The Raspberry Pi Thread

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sje
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The Raspberry Pi Thread

Post by sje » Sat Dec 24, 2011 2:38 am

There is a soon-to-be-released computer for US$25/UK£15. It is about the size of a deck of playing cards and connects to your keyboard (USB) and your TV (HDMI).

Image

For the computer, see: http://www.raspberrypi.org/faqs

For the chess program, see me later for a port of CookieCat to the 700 MHz ARM processor used by the Raspberry Pi.

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Re: New chess computer US$25/UK£15

Post by Adam Hair » Sat Dec 24, 2011 10:15 am

8-)

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Re: New chess computer US$25/UK£15

Post by mclane » Sat Dec 24, 2011 12:18 pm

i like the idea to build an extremly cheap and primitive computer for the people all over the world that needs only a TV set.

i am sure it will be easy to port a few strong chess programs on it to bring chess into the world too...
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Re: New chess computer US$25/UK£15

Post by sje » Sat Dec 24, 2011 2:36 pm

mclane wrote:i like the idea to build an extremly cheap and primitive computer for the people all over the world that needs only a TV set.

i am sure it will be easy to port a few strong chess programs on it to bring chess into the world too...
The machine still needs a power source, a keyboard, a mouse, and some cables. A Compact Flash card is needed, as I don't think one is supplied.The Ethernet version of the board including doubled RAM (256 MB) is an extra US$10. So maybe US$75 total for a well equipped unit.

The doubled RAM is a good idea, as I'll guess that the Linux kernel and common daemons will eat about 64 MB. Virtual memory swapping to a CF card is something to be avoided were possible.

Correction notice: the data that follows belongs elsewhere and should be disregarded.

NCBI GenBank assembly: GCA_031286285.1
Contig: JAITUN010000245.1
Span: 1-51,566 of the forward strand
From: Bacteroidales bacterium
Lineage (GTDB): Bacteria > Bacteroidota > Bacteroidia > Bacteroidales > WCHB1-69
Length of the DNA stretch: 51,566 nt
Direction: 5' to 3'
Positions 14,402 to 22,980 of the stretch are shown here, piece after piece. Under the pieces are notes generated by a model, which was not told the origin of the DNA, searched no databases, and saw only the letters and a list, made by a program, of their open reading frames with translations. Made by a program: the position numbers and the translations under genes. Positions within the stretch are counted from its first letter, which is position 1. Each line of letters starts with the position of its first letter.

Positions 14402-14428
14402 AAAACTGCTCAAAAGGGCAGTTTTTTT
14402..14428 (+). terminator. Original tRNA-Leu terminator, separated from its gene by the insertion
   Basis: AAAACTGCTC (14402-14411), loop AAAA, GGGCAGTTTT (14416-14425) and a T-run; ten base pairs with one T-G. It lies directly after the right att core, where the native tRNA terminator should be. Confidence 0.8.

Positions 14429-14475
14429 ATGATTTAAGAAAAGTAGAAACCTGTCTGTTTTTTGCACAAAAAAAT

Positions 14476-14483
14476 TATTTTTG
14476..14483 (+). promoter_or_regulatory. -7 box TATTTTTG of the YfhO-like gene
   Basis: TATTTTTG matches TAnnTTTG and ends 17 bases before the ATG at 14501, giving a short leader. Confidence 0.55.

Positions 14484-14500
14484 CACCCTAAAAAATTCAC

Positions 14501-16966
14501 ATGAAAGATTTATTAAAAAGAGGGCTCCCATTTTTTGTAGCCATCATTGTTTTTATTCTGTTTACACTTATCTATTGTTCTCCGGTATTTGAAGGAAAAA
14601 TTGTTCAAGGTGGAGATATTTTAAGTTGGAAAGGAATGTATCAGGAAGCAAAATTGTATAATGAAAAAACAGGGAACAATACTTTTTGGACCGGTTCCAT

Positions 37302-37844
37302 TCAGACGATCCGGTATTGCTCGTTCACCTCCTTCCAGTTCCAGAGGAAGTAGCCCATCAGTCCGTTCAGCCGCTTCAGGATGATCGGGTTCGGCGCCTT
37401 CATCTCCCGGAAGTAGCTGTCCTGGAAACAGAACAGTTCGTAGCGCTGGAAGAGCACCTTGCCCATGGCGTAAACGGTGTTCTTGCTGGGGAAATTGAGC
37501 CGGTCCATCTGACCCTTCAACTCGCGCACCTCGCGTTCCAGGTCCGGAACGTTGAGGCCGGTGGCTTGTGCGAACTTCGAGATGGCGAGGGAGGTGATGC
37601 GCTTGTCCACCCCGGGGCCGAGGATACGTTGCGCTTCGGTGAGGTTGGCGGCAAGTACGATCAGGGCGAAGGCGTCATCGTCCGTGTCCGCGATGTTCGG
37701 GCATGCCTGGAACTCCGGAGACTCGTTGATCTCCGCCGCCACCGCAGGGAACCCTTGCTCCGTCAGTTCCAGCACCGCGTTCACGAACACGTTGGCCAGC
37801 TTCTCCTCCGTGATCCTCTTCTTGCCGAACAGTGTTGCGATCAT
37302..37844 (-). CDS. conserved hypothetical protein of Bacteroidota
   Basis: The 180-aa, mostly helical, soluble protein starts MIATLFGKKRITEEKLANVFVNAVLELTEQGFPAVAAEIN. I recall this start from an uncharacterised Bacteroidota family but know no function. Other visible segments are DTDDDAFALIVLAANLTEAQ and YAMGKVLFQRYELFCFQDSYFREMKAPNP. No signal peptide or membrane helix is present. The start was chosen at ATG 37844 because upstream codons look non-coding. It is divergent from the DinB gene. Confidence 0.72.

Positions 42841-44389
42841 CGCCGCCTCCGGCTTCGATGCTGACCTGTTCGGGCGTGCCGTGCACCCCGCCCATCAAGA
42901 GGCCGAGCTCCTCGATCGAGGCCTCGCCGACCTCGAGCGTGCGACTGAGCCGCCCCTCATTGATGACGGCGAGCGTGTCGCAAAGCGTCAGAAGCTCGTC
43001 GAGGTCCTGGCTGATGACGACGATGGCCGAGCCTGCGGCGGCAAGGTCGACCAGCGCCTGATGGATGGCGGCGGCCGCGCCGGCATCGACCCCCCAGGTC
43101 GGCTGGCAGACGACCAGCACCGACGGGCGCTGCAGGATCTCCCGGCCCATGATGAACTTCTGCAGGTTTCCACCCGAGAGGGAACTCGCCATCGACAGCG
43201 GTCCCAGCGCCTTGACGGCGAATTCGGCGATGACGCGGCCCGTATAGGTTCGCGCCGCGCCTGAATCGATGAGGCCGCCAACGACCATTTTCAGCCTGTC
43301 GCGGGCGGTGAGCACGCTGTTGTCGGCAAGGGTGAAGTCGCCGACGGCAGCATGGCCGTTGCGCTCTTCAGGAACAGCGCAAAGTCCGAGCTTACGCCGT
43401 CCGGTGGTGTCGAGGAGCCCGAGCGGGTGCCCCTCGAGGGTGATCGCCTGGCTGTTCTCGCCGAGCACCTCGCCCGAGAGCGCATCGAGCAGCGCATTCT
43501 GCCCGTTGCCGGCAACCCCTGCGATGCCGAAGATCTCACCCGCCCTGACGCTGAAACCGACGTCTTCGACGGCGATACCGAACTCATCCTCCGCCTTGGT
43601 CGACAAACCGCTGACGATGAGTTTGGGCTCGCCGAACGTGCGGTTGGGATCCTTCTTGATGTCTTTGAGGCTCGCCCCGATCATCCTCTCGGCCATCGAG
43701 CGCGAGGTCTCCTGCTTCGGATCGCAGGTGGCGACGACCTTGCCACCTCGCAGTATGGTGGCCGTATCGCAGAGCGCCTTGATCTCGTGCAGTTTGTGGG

A headless version with only cabled Ethernet would be slightly cheaper, perhaps about US$50. Twenty or so Raspberry Pi would make a nice Beowulf cluster with 14 GHz of processor bandwidth for US$1,000.

However, existing programs that are x86 or X64 dependent won't run on an ARM, so they will need some modifications.

It would be very nice to see chess program authors post versions of their programs marked "Raspberry Pi compatible" or even better, "Raspberry Pi Beowulf compatible".

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Re: New chess computer US$25/UK£15

Post by lucasart » Sat Dec 24, 2011 2:59 pm

sje wrote:
mclane wrote:i like the idea to build an extremly cheap and primitive computer for the people all over the world that needs only a TV set.

i am sure it will be easy to port a few strong chess programs on it to bring chess into the world too...
The machine still needs a power source, a keyboard, a mouse, and some cables. A Compact Flash card is needed, as I don't think one is supplied.The Ethernet version of the board including doubled RAM (256 MB) is an extra US$10. So maybe US$75 total for a well equipped unit.

The doubled RAM is a good idea, as I'll guess that the Linux kernel and common daemons will eat about 64 MB. Virtual memory swapping to a CF card is something to be avoided were possible.

A headless version with only cabled Ethernet would be slightly cheaper, perhaps about US$50. Twenty or so Raspberry Pi would make a nice Beowulf cluster with 14 GHz of processor bandwidth for US$1,000.

However, existing programs that are x86 or X64 dependent won't run on an ARM, so they will need some modifications.

It would be very nice to see chess program authors post versions of their programs marked "Raspberry Pi compatible" or even better, "Raspberry Pi Beowulf compatible".
rest assured there will be a DoubleCheck for Raspberry as soon as I can get hold of a GCC port for it. And I'm sure if it's powered by GNU/Linux that there must be one :)

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Re: New chess computer US$25/UK£15

Post by sje » Sat Dec 24, 2011 3:51 pm

lucasart wrote:rest assured there will be a DoubleCheck for Raspberry as soon as I can get hold of a GCC port for it. And I'm sure if it's powered by GNU/Linux that there must be one :)
I believe that the current gcc on just about any desktop/notebook can cross compile to ARM11.

I'll be working on compiling CookieCat natively as the main motivation for the Raspberry Pi is to help teach programming; CookieCat can help here with teaching Pascal and chess coding. The idea is that some students with a Raspberry Pi may not have a separate desktop/notebook and will need a native port of the Free Pascal compiler.